ACROSS the other side of town, and on another planet from the main Earth Summit
of national delegations and corporate lobbyists, is a second, alternative summit.
The Global Forum
is where the United Nations has put all the charities, protest groups and campaigners
who want to have their say. It is a jamboree of workshops, speeches, placards
and dancing. It is also a festival of anger and caring, of outrage and good intentions,
all mixed together with chaotic disorganization.
It was here that an excited crowd of 2,000 yesterday sat waiting and waiting
for a speech by Saint Nelson Mandela, only to be told by the chairman that he
had just learnt that their hero was not going to turn up.
Mr Mandela’s office later explained that the former South African President
was sitting at home writing a book and had no idea the conference organizers had
expected him to speak.
Fortunately the delegates to the Global Forum had plenty of other events to
go to, such as the Pan African Congress meeting on “Landlessness and Food Security
— Privatization of Natural Resources”, or the Youth Channel Group seminar on “Building
Social Movements for Sustainable Development”.
Posters advertise a range of events such as the First Muslim Convention on
Sustainable Development, which asks simply: “What is sustainable development?
Can Muslims play a role?” Others urge: “End Poverty: Land! Food! Jobs! Organize
and Unite!” Whereas the main summit has political indifference, the Global Forum
has passion. Whereas the main summit delegates dine on caviar, the Global Forum
delegates eat hot dogs.
They are a mixture of environment groups, human rights groups, religions and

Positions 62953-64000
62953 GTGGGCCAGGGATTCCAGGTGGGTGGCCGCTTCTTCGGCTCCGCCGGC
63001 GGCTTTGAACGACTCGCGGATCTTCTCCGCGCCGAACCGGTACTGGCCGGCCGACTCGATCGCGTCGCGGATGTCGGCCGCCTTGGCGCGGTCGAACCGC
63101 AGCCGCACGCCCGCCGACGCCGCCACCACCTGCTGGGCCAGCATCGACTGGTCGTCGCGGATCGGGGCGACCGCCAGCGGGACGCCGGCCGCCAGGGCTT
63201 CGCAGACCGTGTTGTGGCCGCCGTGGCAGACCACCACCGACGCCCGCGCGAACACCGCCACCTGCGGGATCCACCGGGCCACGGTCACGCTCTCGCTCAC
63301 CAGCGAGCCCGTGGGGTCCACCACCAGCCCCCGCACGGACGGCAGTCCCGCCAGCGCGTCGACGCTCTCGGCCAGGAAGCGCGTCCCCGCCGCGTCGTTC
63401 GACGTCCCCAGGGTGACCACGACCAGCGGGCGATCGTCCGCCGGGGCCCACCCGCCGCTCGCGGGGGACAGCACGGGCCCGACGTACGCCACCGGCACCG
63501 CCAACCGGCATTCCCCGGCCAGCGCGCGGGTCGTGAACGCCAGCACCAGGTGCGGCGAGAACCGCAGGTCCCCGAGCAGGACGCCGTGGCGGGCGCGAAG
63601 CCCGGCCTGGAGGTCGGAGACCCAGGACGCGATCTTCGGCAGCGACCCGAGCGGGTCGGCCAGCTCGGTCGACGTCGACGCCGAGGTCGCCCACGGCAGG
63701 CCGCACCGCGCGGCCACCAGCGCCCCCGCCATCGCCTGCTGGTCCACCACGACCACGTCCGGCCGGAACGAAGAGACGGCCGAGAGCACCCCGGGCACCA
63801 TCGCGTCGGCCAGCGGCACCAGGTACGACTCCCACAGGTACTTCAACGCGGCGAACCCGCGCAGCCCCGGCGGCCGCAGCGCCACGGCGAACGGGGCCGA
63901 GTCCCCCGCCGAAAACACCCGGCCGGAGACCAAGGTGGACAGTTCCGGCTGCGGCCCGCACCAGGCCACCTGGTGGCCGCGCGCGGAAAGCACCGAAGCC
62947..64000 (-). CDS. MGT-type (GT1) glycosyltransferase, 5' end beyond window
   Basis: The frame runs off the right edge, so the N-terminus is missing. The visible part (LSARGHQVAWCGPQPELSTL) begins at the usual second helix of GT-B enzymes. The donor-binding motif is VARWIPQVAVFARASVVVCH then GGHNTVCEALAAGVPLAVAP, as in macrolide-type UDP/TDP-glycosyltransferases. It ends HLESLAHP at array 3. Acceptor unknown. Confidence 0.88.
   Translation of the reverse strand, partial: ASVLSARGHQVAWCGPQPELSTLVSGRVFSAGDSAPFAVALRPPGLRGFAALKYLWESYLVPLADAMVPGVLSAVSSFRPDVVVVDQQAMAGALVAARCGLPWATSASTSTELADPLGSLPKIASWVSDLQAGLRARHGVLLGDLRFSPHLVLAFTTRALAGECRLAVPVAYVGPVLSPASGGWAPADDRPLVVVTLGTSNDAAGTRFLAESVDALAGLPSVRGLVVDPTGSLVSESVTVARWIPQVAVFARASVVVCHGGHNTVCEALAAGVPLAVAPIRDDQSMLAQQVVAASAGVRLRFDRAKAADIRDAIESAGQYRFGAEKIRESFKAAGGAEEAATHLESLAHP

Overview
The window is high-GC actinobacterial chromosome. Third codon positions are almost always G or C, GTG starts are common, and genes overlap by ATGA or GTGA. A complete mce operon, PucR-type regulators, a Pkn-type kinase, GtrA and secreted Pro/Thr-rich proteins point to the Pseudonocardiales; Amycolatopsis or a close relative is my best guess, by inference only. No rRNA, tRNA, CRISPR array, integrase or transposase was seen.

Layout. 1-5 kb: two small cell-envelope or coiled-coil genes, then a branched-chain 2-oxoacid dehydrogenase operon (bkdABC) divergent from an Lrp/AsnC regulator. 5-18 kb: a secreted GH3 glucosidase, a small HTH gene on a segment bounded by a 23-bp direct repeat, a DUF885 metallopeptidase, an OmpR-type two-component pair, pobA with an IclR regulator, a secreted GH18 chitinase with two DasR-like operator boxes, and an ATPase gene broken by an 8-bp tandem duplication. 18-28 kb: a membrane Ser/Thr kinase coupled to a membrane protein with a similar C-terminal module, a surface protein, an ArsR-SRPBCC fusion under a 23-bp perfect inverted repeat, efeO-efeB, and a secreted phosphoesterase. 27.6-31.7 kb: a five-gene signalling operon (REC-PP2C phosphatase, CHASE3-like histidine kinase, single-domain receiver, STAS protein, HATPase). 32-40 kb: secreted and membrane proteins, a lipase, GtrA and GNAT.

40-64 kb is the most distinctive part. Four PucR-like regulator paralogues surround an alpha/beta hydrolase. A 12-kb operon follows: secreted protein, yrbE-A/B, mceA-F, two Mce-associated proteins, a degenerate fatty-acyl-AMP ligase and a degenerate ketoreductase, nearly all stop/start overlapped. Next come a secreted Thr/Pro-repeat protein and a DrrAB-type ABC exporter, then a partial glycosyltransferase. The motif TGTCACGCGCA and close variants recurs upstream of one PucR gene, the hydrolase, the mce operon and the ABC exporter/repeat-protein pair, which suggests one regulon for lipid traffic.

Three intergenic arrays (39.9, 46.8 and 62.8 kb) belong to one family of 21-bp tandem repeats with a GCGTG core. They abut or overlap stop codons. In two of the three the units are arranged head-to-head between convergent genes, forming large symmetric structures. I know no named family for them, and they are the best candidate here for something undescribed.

campaigners against isms. The Environmental Justice Networking Forum protests
against a bewildering number of things while also creating livelihoods for the
unemployed by selling clothes made out of recycled rubbish.
Their energetic chairwoman, Masoso Mosupa, said: “Mining companies leave the
land unrehabilitated. GM crops are coming to South Africa and we plan a campaign
of destruction against them. Our water is being polluted and people are dying.
We must save us and save our minerals. It’s all the fault of the World Trade Organization.”
Among the stands, Solar Cookers International shows people how to cook with
the sun. At the Mvula Trust stand they demonstrate simple ways to improve sanitation,
including the delightfully named Urine Diversion Toilet.
The British charity Pump Aid proudly shows off its Elephant Pump, which can
provide water to a whole village for just £200. Oxfam and the International Fund
for Animal Welfare also have stands, but most of the mainstream charities seem
to have given it a miss, as have most of the public.
“It’s been absolutely disastrous, a complete waste of time,” one disappointed
participant said. “There have been more wheelie bins than people. The Organization.
is so bad that people just aren’t bothering to show up.”
The problem, it seems, is that you have to pay £10 to attend — a vast sum for
South Africans — and you have to be accredited, ensuring that no members of the
public can go. Just a week after the three-week exhibition got under way, a large
number of the stands lie empty.
Copyright 2002 Times Newspapers Ltd